November 1740 Lord Henry Beauclerk
1741 Admiral Lord Vere Beauclerk
1750 Captain Charles Saunders
1754 The Viscount Barrington Samuel Dicker
1760 Vice Admiral George Pocock[8]
1768 Admiral Sir Francis Holburne
1771 Admiral Sir Charles Hardy
1778 Viscount Lewisham
1780 Sir Frederick Leman Rogers Vice Admiral George Darby
1784 Captain John Macbride Captain Robert Fanshawe
1790 Captain Alan Gardner[9]
1790 Sir Frederick Leman Rogers
1796 William Elford[10]
1797 Francis Glanville
1802 Philip Langmead
March 1806 Thomas Tyrwhitt
November 1806 Admiral Sir Charles Pole
1812 Colonel Benjamin Bloomfield
February 1818 Sir William Congreve
June 1818 Sir Thomas Byam Martin
1828 Sir George Cockburn
1832 John Collier Whig Thomas Beaumont Bewes Whig
1841 Thomas Gill Whig Viscount Ebrington Whig
1847 Roundell Palmer Conservative
1852 Charles John Mare[11] Conservative (Sir) Robert Porrett Collier Whig
1853 Roundell Palmer Conservative
1857 James White Whig
1859 Viscount Valletort Conservative Liberal
1861 Walter Morrison Liberal
1871 Sir Edward Bates[12] Conservative
1874 Sampson Samuel Lloyd Conservative
April 1880 Peter Stewart Macliver Liberal
July 1880 (Sir) Edward Clarke, QC Conservative
1885 Sir Edward Bates Conservative
1892 Sir William Pearce Conservative
1895 Charles Harrison Liberal
1898 Sigismund Mendl Liberal
February 1900 Hon. Ivor Churchill Guest[13] Conservative
October 1900 Henry Duke Conservative
April 1904 Liberal
1906 Thomas William Dobson Liberal Charles Edward Mallet Liberal
January 1910 Aneurin Williams Liberal
December 1910 Waldorf Astor Conservative Arthur Shirley Benn Conservative
1918 Constituency abolished

Election results[edit]

Notes and References[edit]

  • Robert Beatson, A Chronological Register of Both Houses of Parliament (London: Longman, Hurst, Res & Orme, 1807) [14]
  • D. Brunton & D. H. Pennington, Members of the Long Parliament (London: George Allen & Unwin, 1954)
  • Cobbett's Parliamentary history of England, from the Norman Conquest in 1066 to the year 1803 (London: Thomas Hansard, 1808) [15]
  • The Constitutional Year Book for 1913 (London: National Union of Conservative and Unionist Associations, 1913)
  • F W S Craig, British Parliamentary Election Results 1832–1885 (2nd edition, Aldershot: Parliamentary Research Services, 1989)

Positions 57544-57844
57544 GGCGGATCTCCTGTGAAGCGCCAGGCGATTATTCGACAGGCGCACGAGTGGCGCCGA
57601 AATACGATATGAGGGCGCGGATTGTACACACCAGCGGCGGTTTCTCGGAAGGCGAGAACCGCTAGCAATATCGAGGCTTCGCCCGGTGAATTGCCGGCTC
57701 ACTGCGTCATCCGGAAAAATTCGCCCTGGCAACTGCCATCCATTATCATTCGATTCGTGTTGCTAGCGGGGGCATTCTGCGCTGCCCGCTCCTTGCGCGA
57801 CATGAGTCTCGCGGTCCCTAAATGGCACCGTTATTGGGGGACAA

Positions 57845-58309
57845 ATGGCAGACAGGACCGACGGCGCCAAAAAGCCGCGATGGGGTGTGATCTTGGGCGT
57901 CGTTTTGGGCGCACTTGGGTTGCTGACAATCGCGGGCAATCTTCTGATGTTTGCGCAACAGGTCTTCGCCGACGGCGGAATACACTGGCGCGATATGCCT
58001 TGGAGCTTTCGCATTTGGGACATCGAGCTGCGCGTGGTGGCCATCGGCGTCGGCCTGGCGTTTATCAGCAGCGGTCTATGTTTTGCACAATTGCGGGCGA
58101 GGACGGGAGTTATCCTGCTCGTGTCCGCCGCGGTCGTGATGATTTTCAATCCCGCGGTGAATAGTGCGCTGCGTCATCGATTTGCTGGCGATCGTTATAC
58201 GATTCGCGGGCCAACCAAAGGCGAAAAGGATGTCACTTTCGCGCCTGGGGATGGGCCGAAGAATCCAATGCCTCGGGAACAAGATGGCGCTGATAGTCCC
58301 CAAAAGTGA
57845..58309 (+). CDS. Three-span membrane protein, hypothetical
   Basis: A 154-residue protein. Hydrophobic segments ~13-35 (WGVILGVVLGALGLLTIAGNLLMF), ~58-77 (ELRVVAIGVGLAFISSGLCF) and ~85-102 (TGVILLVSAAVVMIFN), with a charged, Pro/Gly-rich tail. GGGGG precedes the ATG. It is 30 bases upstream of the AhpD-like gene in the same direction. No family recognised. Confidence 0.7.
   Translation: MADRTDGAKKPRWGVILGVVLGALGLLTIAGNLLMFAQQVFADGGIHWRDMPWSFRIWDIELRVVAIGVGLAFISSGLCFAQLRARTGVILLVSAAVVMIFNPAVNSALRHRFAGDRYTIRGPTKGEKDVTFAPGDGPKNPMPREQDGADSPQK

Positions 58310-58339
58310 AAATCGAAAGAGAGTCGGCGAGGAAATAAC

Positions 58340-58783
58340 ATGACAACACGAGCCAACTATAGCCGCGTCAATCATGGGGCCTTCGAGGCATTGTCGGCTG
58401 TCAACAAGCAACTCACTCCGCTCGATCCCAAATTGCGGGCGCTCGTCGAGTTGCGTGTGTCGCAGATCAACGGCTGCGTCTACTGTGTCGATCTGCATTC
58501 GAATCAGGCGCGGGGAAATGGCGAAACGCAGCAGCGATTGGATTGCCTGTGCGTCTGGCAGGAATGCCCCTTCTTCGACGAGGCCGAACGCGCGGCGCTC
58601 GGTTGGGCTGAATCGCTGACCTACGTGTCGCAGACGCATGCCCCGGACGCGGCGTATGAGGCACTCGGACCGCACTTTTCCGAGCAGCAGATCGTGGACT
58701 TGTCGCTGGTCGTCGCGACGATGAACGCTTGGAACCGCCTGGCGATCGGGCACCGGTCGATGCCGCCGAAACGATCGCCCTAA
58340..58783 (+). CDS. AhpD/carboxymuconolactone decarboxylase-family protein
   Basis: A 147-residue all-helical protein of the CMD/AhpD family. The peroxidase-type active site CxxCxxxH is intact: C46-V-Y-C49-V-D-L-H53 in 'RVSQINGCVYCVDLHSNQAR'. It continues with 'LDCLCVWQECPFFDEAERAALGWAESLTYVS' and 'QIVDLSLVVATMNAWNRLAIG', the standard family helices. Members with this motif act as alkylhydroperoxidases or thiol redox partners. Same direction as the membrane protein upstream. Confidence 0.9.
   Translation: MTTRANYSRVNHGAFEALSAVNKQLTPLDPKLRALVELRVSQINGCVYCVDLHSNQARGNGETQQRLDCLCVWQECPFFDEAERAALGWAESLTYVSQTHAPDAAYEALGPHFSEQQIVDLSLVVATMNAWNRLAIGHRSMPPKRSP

• Michael Kinnear, The British Voter (London: BH Batsford, Ltd, 1968)
  • Lewis Namier & John Brooke, The History of Parliament: The House of Commons 1754–1790 (London: HMSO, 1964)
  • J. E. Neale, The Elizabethan House of Commons (London: Jonathan Cape, 1949)
  • T. H. B. Oldfield, The Representative History of Great Britain and Ireland (London: Baldwin, Cradock & Joy, 1816)
  • Henry Pelling, Social Geography of British Elections 1885–1910 (London: Macmillan, 1967)
  • J Holladay Philbin, Parliamentary Representation 1832 – England and Wales (New Haven: Yale University Press, 1965)
  • Edward Porritt and Annie G Porritt, The Unreformed House of Commons (Cambridge University Press, 1903)
  • Robert Walcott, English Politics in the Early Eighteenth Century (Oxford: Oxford University Press, 1956)
  • Frederic A Youngs, jr, Guide to the Local Administrative Units of England, Vol I (London: Royal Historical Society, 1979)
  • Leigh Rayment's Historical List of MPs – Constituencies beginning with "P" (part 2)[self-published source][better source needed]
  1. ^ a b c d e f g h i j k l m n o "History of Parliament". History of Parliament Trust. Retrieved 11 November 2011. 
  2. ^ a b c d e f g h i j "History of Parliament". History of Parliament Trust. Retrieved 11 November 2011. 
  3. ^ Expelled from the House of Commons, March 1642, and committed to prison for publicly stating that the Commons had no power to appoint a guard for themselves without the King's consent
  4. ^ Maynard was also elected for Exeter, which he chose to represent, and did not sit for Plymouth in this Parliament
  5. ^ Admiral from 1708
  6. ^ Treby was also elected for Dartmouth, which he chose to represent, and never sat for Plymouth
  7. ^ On petition (in a dispute over the franchise), Rogers was declared not to have been duly elected and his opponent, Vanbrugh, was seated in his place
  8. ^ Admiral Sir George Pocock from 1761
  9. ^ Rear Admiral from 1793, Vice Admiral Sir Alan Gardner from 1794
  10. ^ Created a baronet, November 1800
  11. ^ Mare's election was declared void on petition, and a by-election was held
  12. ^ Bate was initially declared re-elected in 1880, but the election was declared void on petition, and a by-election was held
  13. ^ Guest was elected as a Conservative, but crossed the floor to join the Liberal Party in April 1904
  14. ^ http://books.google.com/books?vid=024wW9LmFc5kXY0FI2&id=Gh2wKY2rkDUC&printsec=toc&dq=Return+of+Members+of+Parliament&as_brr=1&sig=SK5GVtGLfWQ9ovZDbyZObAyIO5I#PPP9,M1
  15. ^ http://www2.odl.ox.ac.uk/gsdl/cgi-bin/library?e=p-000-00---0modhis06--00-0-0-0prompt-10---4------0-1l--1-en-50---20-about---00001-001-1-1isoZz-8859Zz-1-0&a=d&cl=CL1